Drawing upon research demonstrating a positive association between social environment, illness and mortality, this team was among the first to include cultural participation in its consideration of activities. This study took as its sample population men born in 1913 who had been randomly selected from the Gothenburg population register in 1963. In 1973–4, all those still living locally were invited to participate in a health examination and questionnaire, along with any other men born in 1913 who had moved to the area in the intervening years and another random sample of men born in 1923. Serum cholesterol and blood pressure were measured, and data were gathered about smoking, alcohol consumption and previous incidence of heart attack and stroke. At the same time, questions were asked about self-rated health and the frequency of leisure activities undertaken inside and outside the home. Fourteen activities outside the home were assayed, including attendance at the cinema, theatre, concerts, museums and exhibitions.
A preliminary analysis of the data – with participants followed up for survival to the end of 1982 and less detail about cultural participation – was written up in The Lancet in 1985. The present study covers a re-examination undertaken in 1980, with participants followed up for mortality to the end of 1985 and causes of death classified as cancer, cardiovascular or other. Each of these three mortality causes was compared to the surviving group, and a logistic regression technique was used in a multivariate analysis involving only those variables significantly related to the specific causes of death.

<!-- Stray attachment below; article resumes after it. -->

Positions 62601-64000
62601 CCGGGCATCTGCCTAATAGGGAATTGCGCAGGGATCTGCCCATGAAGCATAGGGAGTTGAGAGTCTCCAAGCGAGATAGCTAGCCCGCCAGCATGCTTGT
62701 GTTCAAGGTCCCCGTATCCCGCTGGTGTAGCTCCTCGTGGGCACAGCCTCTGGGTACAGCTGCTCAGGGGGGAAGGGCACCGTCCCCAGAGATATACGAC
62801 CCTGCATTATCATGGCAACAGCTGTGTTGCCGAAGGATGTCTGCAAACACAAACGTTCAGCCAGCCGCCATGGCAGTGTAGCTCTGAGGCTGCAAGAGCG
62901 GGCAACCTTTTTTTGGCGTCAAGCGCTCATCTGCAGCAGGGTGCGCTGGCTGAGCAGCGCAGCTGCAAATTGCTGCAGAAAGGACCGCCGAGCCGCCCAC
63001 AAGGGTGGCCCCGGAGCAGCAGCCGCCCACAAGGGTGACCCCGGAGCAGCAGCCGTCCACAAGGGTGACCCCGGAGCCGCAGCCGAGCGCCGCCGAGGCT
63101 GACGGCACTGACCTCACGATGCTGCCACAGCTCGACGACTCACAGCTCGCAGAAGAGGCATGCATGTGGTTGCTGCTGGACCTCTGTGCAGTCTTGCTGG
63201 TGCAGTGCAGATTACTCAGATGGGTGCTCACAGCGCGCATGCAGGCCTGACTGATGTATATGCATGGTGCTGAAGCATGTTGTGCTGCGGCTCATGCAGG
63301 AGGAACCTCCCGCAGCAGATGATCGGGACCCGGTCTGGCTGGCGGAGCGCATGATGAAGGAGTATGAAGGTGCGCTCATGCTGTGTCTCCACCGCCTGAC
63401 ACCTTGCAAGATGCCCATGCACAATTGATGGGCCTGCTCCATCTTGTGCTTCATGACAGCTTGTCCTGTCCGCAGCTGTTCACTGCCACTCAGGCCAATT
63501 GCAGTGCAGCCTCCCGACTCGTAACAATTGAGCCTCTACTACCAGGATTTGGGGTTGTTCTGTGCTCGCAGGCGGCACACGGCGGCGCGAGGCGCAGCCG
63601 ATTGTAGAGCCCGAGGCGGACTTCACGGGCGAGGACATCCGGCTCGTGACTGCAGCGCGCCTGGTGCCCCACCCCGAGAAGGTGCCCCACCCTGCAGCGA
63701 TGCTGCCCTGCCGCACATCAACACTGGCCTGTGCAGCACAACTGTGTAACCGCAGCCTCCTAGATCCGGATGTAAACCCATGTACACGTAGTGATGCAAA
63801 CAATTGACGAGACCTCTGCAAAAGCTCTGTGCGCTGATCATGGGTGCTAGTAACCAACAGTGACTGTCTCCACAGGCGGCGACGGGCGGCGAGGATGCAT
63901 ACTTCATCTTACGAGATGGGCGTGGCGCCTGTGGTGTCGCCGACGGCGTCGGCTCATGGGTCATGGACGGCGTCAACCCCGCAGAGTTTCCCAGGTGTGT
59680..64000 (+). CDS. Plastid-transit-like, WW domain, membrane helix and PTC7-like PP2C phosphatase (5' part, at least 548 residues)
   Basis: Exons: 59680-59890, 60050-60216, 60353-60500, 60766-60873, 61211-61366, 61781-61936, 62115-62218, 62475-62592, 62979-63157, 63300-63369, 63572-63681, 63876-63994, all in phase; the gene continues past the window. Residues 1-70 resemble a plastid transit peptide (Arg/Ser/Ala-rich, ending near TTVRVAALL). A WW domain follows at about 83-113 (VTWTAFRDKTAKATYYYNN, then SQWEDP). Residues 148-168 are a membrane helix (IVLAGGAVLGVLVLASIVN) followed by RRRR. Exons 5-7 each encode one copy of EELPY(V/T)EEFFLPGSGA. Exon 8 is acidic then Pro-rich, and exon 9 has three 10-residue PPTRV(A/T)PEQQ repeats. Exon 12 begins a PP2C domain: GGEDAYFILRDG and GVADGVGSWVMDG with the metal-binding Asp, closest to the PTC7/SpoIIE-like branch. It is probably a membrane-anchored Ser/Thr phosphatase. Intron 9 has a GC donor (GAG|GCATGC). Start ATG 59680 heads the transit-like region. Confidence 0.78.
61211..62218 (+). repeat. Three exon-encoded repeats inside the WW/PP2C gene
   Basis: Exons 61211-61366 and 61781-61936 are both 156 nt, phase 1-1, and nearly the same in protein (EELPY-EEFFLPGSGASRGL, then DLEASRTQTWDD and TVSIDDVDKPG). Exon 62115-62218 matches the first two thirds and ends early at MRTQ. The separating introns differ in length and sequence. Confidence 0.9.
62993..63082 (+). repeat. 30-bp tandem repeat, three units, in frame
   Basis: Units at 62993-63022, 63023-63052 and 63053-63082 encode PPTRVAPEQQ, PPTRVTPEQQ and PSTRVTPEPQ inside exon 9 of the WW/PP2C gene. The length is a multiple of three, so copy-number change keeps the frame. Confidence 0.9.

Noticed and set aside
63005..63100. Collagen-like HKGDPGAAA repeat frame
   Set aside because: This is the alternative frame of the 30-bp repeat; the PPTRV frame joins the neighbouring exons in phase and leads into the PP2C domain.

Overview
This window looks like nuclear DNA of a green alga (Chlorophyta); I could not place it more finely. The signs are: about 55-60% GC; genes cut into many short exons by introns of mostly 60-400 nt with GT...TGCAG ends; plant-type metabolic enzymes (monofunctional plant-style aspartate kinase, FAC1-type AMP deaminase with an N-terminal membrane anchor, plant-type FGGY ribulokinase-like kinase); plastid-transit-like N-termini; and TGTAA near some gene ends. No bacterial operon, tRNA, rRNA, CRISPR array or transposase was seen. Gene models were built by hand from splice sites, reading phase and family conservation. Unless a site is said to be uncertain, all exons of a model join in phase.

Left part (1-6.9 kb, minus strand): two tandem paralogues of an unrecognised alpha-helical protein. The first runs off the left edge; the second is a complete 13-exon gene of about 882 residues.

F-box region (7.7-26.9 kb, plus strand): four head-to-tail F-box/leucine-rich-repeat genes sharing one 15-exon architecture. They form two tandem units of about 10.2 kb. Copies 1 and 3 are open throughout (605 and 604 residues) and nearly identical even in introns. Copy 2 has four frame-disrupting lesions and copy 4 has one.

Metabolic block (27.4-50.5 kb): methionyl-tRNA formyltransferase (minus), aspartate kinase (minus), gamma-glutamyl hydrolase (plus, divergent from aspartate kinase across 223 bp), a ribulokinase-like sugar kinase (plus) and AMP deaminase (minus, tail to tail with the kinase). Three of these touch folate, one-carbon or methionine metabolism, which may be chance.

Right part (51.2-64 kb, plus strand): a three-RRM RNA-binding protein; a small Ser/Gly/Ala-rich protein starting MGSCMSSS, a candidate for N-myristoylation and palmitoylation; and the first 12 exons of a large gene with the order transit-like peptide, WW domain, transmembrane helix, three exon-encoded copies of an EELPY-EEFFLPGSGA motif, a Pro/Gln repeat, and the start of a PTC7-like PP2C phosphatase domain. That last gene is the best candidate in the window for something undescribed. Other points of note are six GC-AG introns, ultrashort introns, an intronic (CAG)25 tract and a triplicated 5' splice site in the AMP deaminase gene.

When leisure-time activity patterns were considered in relation to causes of death, socially orientated activities were found to be a significant predictor of death from cardiovascular disease, but much weaker than blood pressure, smoking and previous cardiovascular illness; socio-cultural activities were found to have no impact upon cancer-related mortality, for which age and smoking habits were predictors; in relation to other causes of death, low levels of domestic activity were seen to be a predictor along with poor perceived health. Residual confounders, such as low income (common among men who declined to participate in the study), were acknowledged as significant. In summary, it was possible to say that ‘A poor social network and low levels of activities appear to be important predictors of various causes of mortality, but those already ill at the baseline examination (higher scores for perceived health or previous myocardial infarction or stroke) might be more isolated and less active due to the illness and the illness makes them more prone to death’ (p. 130). This acknowledged the possibility of a ‘disease drift’ causing diminished participation in social and cultural activities as a result of actual and perceived ill health, thus skewing the results through reverse causation. In the context of this systematic review, it is significant that cultural activities were included, but noteworthy that no distinction was made between cultural and other leisure activities occurring outside the house.
Lennart Welin, Bo Larsson, Kurt Svardsudd, Bodil Tibblin and Gösta Tibblin, ‘Social Network and Activities in Relation to Mortality from Cardiovascular Diseases, Cancer and Other Causes: A 12 Year Follow up of the Study of Men Born in 1913 and 1923’, Journal of Epidemiology and Community Health 46, 1992, pp. 127–32.